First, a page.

National Dairy Council® (NDC) is the nutrition research, education and communications arm of Dairy Management Inc™. On behalf of U.S. dairy farmers, NDC provides science-based nutrition information to, and in collaboration with, a variety of stakeholders committed to fostering a healthier society, including health professionals, educators, school nutrition directors, academia, industry, consumers and media. Established in 1915, NDC comprises a staff of nutrition science researchers, registered dietitians and communications experts dedicated to educating the public on the health benefits of consuming milk and milk products throughout a person's lifespan.
In addition, NDC funds independent research to aid in the ongoing discovery of information about dairy foods' important role in a healthy lifestyle. This research provides insights to industry for new dairy product innovation. In partnership with its network of state and regional dairy councils, NDC disseminates nutrition programs, materials and research to support government recommendations for improved nutrition for Americans, including consumption of at least three servings of nutrient-rich low-fat or fat-free milk and milk products a day.
How cancer metastasis happens: Researchers reveal a key mechanism
19.01.2018 | Weill Cornell Medicine
Researchers identify new way to unmask melanoma cells to the immune system
17.01.2018 | Duke University Medical Center
On the way to an intelligent laboratory, physicists from Innsbruck and Vienna present an artificial agent that autonomously designs quantum experiments. In initial experiments, the system has independently (re)discovered experimental techniques that are nowadays standard in modern quantum optical laboratories. This shows how machines could play a more creative role in research in the future.
We carry smartphones in our pockets, the streets are dotted with semi-autonomous cars, but in the research laboratory experiments are still being designed by...
What enables electrons to be transferred swiftly, for example during photosynthesis? An interdisciplinary team of researchers has worked out the details of how...
For the first time, scientists have precisely measured the effective electrical charge of a single molecule in solution. This fundamental insight of an SNSF Professor could also pave the way for future medical diagnostics.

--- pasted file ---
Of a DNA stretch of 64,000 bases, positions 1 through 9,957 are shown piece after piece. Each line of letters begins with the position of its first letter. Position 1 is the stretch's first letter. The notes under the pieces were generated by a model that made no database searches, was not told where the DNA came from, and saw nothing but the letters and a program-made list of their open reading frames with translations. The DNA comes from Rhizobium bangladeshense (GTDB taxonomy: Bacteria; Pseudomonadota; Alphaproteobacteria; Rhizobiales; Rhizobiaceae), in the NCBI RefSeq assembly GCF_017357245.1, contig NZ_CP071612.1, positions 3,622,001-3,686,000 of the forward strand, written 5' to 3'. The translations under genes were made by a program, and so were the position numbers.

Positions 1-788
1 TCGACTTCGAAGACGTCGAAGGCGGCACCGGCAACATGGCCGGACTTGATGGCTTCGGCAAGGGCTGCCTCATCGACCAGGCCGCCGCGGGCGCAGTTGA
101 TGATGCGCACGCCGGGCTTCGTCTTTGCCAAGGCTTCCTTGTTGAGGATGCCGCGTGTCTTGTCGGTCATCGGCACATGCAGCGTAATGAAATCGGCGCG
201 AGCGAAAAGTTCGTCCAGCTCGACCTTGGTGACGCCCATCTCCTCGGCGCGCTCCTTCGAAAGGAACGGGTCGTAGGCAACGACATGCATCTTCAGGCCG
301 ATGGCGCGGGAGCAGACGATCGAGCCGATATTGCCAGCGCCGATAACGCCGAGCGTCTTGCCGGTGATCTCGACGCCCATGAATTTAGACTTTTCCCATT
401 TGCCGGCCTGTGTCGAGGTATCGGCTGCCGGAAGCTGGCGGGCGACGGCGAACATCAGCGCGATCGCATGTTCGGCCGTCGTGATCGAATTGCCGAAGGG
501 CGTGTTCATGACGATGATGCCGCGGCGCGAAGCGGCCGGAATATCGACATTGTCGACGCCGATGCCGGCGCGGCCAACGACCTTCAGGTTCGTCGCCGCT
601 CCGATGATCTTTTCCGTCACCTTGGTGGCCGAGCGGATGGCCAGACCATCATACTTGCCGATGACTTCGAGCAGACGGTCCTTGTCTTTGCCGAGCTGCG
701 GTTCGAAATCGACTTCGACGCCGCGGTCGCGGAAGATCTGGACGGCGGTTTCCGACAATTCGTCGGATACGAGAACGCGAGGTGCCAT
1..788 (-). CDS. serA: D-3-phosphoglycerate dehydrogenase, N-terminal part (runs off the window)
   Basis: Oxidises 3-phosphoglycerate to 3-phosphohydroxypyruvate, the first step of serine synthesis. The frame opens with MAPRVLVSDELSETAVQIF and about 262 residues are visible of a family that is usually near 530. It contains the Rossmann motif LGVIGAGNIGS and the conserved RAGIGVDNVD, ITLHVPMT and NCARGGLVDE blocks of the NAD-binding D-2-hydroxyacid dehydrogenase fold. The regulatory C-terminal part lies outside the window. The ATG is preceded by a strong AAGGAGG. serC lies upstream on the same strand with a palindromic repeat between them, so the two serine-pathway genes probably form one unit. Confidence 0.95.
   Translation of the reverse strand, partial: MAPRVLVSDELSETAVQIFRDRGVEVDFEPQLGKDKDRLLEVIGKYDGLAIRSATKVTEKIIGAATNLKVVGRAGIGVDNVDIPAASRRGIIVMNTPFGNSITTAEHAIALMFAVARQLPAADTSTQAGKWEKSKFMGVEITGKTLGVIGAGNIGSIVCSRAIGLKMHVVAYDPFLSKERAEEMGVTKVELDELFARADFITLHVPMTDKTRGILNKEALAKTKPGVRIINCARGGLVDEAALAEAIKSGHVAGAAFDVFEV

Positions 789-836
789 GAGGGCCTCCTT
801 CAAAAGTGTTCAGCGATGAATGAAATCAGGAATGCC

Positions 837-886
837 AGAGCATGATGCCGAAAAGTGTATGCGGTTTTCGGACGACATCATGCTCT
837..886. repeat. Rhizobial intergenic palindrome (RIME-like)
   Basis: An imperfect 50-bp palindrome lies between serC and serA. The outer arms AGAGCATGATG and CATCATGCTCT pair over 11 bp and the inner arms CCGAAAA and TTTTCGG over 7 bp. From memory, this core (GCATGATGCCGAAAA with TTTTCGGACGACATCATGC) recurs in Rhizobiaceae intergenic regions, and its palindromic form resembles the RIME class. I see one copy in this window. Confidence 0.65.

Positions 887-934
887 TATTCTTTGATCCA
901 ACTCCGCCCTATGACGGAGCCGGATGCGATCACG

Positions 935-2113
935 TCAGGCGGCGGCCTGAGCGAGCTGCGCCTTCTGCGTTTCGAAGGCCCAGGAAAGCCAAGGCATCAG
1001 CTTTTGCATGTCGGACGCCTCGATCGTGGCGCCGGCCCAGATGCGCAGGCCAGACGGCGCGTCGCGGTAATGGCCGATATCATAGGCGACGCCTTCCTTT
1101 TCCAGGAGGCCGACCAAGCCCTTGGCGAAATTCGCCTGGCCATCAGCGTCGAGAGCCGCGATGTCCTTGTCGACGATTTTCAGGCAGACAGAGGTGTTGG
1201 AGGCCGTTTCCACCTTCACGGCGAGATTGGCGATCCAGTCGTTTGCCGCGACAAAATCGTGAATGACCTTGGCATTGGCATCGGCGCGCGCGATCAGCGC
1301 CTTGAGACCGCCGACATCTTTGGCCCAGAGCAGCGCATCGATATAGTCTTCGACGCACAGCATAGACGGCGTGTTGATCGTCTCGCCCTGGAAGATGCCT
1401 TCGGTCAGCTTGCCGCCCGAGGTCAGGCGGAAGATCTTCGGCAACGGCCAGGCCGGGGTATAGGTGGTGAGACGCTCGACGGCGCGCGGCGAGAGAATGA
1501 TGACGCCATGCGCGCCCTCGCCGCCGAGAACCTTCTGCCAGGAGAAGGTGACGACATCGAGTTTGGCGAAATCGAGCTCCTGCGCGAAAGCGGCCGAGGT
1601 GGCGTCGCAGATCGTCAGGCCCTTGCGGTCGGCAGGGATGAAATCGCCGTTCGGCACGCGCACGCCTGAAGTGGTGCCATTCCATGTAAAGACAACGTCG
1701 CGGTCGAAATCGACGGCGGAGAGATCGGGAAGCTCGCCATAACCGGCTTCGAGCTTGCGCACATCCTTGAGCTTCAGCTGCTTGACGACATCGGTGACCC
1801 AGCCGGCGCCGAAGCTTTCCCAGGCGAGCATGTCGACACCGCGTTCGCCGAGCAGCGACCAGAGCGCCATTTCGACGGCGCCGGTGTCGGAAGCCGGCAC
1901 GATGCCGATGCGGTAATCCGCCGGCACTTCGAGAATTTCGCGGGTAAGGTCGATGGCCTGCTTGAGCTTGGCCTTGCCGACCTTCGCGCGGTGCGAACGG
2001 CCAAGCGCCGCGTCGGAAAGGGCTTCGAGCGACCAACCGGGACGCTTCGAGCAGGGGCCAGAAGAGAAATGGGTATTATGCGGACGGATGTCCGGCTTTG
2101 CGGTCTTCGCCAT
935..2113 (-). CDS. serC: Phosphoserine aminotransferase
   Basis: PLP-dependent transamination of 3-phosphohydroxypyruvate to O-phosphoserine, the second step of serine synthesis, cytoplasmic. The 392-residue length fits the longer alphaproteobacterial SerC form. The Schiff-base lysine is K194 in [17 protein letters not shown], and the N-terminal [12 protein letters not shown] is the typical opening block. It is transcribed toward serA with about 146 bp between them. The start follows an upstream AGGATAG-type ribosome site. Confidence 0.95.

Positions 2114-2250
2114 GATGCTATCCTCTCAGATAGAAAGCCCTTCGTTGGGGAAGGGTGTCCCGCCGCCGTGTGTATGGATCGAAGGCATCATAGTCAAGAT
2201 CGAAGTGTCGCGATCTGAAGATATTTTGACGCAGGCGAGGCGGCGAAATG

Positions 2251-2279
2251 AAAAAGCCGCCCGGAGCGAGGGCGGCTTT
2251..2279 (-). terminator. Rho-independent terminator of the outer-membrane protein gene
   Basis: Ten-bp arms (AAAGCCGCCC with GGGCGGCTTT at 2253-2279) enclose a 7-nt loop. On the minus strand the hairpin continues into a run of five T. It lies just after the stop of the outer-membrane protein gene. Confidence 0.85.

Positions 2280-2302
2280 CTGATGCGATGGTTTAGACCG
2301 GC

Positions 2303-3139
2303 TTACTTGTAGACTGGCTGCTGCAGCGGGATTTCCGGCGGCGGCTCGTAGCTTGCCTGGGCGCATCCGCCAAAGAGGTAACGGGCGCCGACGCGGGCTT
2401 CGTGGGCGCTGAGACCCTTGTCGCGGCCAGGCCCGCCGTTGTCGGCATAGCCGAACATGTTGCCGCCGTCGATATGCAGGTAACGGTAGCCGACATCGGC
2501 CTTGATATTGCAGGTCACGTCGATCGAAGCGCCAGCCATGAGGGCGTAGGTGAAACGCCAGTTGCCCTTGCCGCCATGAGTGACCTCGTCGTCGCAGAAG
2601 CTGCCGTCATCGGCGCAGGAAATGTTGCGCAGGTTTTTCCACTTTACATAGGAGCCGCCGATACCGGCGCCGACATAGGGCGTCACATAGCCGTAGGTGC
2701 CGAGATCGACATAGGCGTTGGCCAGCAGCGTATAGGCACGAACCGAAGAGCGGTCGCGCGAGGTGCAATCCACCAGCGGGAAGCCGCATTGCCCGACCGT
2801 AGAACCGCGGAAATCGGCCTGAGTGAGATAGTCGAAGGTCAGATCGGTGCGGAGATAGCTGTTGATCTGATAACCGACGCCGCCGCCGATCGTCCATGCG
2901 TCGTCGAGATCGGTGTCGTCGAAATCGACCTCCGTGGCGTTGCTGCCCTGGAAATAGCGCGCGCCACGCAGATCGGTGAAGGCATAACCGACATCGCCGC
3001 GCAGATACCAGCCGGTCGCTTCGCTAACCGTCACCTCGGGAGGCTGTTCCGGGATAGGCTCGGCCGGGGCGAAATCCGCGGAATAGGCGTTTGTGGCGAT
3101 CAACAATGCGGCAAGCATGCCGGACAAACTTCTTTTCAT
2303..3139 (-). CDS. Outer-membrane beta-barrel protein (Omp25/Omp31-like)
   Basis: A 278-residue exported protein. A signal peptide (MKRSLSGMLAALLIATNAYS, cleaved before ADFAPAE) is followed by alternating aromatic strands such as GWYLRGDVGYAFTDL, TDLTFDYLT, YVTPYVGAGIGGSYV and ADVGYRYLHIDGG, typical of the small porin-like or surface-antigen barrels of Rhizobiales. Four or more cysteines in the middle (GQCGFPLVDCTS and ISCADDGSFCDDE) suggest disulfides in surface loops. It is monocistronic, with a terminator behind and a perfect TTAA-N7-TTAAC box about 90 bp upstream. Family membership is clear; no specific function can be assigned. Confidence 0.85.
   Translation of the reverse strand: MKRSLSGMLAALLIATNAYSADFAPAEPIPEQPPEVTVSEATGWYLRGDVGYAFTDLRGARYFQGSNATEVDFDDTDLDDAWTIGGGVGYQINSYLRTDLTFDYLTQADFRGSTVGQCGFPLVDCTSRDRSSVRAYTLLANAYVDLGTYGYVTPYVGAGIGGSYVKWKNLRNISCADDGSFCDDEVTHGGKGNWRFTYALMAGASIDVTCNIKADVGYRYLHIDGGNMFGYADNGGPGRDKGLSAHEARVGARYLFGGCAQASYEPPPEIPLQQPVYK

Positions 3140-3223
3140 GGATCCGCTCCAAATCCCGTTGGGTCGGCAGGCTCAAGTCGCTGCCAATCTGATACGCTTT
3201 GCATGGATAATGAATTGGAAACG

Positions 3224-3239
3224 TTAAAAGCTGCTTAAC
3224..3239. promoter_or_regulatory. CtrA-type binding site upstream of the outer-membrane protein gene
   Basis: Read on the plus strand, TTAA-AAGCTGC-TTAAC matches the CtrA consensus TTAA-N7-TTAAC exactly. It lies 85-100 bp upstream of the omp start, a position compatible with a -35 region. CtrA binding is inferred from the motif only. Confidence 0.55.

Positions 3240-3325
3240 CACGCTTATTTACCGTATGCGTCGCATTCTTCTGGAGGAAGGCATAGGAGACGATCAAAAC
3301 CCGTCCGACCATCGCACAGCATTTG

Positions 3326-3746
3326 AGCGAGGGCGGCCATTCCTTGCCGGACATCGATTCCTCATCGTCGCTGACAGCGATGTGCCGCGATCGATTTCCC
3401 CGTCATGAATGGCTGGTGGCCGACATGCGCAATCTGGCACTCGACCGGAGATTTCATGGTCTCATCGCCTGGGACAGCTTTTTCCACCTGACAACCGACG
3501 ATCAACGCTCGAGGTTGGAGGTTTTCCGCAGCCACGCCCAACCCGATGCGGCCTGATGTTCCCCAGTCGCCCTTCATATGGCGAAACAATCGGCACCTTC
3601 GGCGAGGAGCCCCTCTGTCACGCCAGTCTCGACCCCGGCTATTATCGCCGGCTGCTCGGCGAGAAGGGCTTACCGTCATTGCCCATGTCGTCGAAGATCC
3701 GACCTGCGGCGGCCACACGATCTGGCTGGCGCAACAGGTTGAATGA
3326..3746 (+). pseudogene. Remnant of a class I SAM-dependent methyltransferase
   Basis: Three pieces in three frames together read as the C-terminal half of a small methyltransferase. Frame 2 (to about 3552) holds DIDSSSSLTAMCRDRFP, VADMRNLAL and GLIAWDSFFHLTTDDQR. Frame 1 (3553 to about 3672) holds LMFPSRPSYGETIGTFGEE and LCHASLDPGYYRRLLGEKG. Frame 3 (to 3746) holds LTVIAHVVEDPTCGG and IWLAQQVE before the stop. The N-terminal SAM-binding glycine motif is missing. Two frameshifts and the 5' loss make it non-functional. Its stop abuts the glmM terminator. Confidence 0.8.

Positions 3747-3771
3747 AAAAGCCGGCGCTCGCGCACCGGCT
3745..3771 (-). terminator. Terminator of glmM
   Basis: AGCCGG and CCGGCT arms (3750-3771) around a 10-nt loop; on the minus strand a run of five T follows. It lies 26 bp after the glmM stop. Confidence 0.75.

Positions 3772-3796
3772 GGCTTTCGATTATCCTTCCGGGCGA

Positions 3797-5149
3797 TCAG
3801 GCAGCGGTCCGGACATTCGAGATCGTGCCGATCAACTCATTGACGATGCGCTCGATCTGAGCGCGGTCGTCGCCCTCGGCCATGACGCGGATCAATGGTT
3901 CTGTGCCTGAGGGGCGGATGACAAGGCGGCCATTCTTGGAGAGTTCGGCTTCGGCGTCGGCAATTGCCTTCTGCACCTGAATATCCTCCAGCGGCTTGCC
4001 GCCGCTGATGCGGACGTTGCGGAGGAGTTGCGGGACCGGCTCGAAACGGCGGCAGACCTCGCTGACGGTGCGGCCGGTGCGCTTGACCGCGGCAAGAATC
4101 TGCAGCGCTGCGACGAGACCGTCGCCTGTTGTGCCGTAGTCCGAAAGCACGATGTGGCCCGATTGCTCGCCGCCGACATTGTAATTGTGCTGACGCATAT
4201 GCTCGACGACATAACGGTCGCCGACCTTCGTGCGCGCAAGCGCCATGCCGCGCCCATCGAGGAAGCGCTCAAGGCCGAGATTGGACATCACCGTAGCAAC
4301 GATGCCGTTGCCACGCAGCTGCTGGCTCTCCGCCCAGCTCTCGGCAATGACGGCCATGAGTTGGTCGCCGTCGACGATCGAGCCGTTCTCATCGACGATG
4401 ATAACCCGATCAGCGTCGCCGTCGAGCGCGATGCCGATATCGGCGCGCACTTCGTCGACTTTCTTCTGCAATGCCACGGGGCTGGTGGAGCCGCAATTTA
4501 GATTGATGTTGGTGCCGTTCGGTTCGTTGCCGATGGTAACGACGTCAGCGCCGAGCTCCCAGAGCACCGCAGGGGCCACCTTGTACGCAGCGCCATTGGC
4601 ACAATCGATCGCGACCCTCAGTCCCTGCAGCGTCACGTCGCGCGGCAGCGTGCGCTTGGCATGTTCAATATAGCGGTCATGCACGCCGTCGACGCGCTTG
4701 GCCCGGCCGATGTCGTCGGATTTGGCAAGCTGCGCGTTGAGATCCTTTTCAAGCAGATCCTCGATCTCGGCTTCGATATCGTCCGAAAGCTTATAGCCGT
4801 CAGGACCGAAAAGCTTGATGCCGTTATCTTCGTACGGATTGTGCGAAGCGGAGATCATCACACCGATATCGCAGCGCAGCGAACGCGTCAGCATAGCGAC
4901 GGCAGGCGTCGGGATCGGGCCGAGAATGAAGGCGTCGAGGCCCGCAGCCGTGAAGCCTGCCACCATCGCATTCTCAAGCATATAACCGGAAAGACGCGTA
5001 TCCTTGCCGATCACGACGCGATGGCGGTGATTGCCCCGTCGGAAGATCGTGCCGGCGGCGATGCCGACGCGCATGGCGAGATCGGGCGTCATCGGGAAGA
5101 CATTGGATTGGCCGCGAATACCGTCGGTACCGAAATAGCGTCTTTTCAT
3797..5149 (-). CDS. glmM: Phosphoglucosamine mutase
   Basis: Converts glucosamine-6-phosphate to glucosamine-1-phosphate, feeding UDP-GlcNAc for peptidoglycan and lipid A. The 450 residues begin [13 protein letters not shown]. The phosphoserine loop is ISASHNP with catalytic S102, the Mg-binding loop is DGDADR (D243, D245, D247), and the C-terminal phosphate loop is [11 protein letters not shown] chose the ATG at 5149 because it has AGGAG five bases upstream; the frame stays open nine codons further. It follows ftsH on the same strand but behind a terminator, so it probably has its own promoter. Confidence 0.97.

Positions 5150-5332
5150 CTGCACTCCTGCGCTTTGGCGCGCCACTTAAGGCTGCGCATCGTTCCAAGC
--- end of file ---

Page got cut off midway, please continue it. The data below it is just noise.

Electrical charge is one of the key properties that allows molecules to interact. Life itself depends on this phenomenon: many biological processes involve...
At the JEC World Composite Show in Paris in March 2018, the Fraunhofer Institute for Laser Technology ILT will be focusing on the latest trends and innovations in laser machining of composites. Among other things, researchers at the booth shared with the Aachen Center for Integrative Lightweight Production (AZL) will demonstrate how lasers can be used for joining, structuring, cutting and drilling composite materials.
No other industry has attracted as much public attention to composite materials as the automotive industry, which along with the aerospace industry is a driver...
Scientists at Tokyo Institute of Technology (Tokyo Tech) and Tohoku University have developed high-quality GFO epitaxial films and systematically investigated their ferroelectric and ferromagnetic properties. They also demonstrated the room-temperature magnetocapacitance effects of these GFO thin films.
Multiferroic materials show magnetically driven ferroelectricity. They are attracting increasing attention because of their fascinating properties such as...
08.01.2018 | Event News
11.12.2017 | Event News
08.12.2017 | Event News
19.01.2018 | Materials Sciences
19.01.2018 | Health and Medicine
19.01.2018 | Physics and Astronomy